• B-Cell or APCs (antigen presenting cells) expresses antigen on the surface
  • T-CR (T-cell receptor) then recognizes the antigen
  • T-cell then attaches to the MHC class
  • CD40(B-cell) and CD40L (T-Cell) interaction occurs
    • This leads to secretion of IL-4/IL-5
    • Cytokine Reference
    • This causes IgM -> IgG/A/E [isotype/class switching : change in heavy chain by IL-4/IL-5]
      • This is reaaallyy important for somatic hypermutation ^4e39b6
      • If this is cytokine secretion is blocked -> Hyper IgM syndrome

T Cell

  • Named from the fact that they develop in the thymus
  • Present in the
    • Lymph Node

      • Paracortex

      [[Pasted image 20210707215520.png]]

    • Spleen

      • Periarteiloar Lymphoid Sheath
        • PALS
    • GIT

      • Present within the intraepithelial lymphocytes [IELs] | compare this with B cells in the mucosal lymph node (MALTS)

Structure

  • T-cell Receptor (TCR)
    • Binds to prebound antigens only
    • Prebound antigens are presented by APCs
  • CD molecules
    • CD 1 to 5, 7 and 8 [CD1 CD2 CD3 CD4 CD5 CD7 CD8]
      • These are all T-cell markers
      • Pan-T-Cell Marker - CD3
        • Significant in signal transduction mechanism
        • Activation of T-cell assisted by calcineurin and IL-2
    • CD28
      • Costimulatory signal from APCs such as B-cells
      • Binds to Ce
    • CD40-L
      • Attaches to B-Cell CD40 receptor
      • Important for T-Cell B-Cell

T-Cells can be divided into:

  • CD4+ T Cells - Helper Cells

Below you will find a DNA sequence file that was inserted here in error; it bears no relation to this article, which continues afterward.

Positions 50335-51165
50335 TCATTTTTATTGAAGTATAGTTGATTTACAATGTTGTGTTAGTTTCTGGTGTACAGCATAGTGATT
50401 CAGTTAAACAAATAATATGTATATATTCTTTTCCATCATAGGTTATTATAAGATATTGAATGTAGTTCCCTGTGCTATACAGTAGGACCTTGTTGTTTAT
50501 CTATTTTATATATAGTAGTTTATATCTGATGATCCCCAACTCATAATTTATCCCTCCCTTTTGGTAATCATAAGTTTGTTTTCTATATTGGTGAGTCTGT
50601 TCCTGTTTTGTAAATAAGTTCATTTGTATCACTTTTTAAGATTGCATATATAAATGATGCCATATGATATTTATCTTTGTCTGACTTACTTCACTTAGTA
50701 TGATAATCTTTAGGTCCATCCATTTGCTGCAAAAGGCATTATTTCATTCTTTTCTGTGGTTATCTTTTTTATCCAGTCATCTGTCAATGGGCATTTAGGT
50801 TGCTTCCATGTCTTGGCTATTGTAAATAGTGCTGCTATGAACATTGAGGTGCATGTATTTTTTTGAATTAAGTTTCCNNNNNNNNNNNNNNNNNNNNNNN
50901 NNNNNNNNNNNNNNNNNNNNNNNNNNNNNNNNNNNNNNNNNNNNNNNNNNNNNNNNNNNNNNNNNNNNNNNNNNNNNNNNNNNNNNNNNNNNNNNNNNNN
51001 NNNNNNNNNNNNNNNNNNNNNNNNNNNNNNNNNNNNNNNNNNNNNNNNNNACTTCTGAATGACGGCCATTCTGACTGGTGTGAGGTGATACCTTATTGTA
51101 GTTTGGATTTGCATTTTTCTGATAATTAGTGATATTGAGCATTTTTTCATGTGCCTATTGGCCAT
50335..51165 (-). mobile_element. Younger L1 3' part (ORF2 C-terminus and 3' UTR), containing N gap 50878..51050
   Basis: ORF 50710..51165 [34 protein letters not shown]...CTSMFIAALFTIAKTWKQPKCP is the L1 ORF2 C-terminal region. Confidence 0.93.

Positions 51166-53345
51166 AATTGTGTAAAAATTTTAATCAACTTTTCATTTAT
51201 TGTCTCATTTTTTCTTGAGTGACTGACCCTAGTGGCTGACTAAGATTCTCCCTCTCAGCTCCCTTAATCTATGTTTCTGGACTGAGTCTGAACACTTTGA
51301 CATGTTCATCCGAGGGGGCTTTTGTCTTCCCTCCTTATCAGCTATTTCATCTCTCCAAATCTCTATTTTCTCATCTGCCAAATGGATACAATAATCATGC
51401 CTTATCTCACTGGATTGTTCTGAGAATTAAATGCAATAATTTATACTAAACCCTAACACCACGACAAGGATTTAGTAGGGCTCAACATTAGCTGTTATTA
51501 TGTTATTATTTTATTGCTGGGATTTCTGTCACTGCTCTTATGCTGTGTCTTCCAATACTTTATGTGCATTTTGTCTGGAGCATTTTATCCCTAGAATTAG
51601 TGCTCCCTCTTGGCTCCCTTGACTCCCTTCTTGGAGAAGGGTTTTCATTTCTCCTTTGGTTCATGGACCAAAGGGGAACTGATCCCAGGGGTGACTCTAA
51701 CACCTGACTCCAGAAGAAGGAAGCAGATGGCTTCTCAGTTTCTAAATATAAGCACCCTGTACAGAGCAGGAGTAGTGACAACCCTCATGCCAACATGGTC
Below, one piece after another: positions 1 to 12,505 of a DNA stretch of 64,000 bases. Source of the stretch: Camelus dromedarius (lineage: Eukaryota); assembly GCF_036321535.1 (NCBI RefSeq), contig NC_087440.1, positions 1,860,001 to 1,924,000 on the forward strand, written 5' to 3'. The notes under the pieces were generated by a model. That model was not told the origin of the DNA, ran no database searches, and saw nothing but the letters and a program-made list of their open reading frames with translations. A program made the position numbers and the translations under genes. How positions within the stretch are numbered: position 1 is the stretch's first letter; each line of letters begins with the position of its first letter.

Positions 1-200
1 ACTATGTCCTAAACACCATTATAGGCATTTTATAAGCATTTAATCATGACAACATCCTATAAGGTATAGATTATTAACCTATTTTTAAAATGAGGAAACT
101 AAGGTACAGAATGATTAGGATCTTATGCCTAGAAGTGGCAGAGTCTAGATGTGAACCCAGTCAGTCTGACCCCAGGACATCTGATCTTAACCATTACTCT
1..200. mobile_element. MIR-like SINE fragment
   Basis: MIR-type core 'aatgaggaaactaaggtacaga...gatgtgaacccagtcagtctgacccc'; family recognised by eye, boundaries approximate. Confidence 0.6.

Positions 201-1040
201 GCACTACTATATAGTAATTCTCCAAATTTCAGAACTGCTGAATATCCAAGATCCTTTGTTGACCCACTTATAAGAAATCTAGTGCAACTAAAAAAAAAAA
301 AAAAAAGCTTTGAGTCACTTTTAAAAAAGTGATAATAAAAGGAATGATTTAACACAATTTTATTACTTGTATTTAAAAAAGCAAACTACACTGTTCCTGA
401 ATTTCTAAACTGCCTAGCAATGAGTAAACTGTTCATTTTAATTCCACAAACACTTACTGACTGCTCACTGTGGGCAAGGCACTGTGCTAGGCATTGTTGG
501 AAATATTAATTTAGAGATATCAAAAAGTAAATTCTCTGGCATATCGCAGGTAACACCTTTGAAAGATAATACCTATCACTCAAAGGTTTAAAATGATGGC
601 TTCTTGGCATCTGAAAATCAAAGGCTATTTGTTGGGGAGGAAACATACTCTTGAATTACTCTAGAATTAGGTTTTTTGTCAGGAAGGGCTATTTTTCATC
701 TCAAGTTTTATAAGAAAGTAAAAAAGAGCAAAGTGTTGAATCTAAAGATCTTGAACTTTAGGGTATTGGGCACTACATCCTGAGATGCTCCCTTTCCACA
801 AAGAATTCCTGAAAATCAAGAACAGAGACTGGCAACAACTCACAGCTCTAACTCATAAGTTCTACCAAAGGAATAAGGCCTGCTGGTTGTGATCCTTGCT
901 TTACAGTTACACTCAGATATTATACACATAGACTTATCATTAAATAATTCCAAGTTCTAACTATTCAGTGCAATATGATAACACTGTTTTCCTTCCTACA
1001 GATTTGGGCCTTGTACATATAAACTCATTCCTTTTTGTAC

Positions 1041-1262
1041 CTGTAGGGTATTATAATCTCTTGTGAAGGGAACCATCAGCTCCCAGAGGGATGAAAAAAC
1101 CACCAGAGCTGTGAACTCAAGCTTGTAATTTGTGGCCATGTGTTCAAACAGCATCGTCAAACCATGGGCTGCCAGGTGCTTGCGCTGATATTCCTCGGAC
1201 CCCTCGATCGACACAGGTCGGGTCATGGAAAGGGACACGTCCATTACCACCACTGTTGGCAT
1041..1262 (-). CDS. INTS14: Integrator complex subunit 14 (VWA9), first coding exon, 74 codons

• CD4 molecule is present

    • Subtypes

      T Cell typeReactionSecretion of
      Th1Type IV HRIL2 and IFN gamma
      Th2Type I HRIL-4 and IL-5
      Th17Responsible for Fungal infections and autoimmune disordersIL-17

  • CD+ T-cells - Cytotoxic
    • CD8 positive
    • Binds to MHC Class I

| CD4:CD8 | 2:1 | | —–– | — |

Activation of Immune System

  • Antigens are divided into
  • Proteinaceous antigens

    • T-Cell dependent
  • Carbohydrate/Lipid Antigens (non-proteinaceous)

    • T-Cell independent
  • Antigen presenting cells internalize antigens and process it

  • APCs then express the antigenic peptide through the MHC molecule

  • MHC molecule is responsible for attachment of antigenic peptide

  • Then APCs enter the systemic circulation and lymphatic circulation

  • Clonal Selection occurs:

    • Only a few T-cells come in contact with specific antigen peptides presented by the APC depending upon the specific antigen

T-cells:

  • Effector T-cells
    • Deals with the presentation
  • Memory T-cells
    • These remain dormant after developing antigen receptor
    • Deals with later infection
    • These are fewer in number
    • CD45RO is used to detect memory T-Cell
      • CD45 is present on leukocytes
      • Mem OR y - Memory device

APCs:

  • APCs internalize internal/external peptides (after being broken down)
  • The MHC chains produced by the Endoplasmic Reticulum is expressed on the APC surface along with the peptide in

Professional APCs

  • These APCs have a very high expression of MHC 1
  • Dendritic Cells

    • Langerhans cells (tissue resident macrophage) - Skin and Interstitial Cell
    • Follicular dendritic cells - reservoir for HIV present in - Lymph node and spleen
  • B-Cells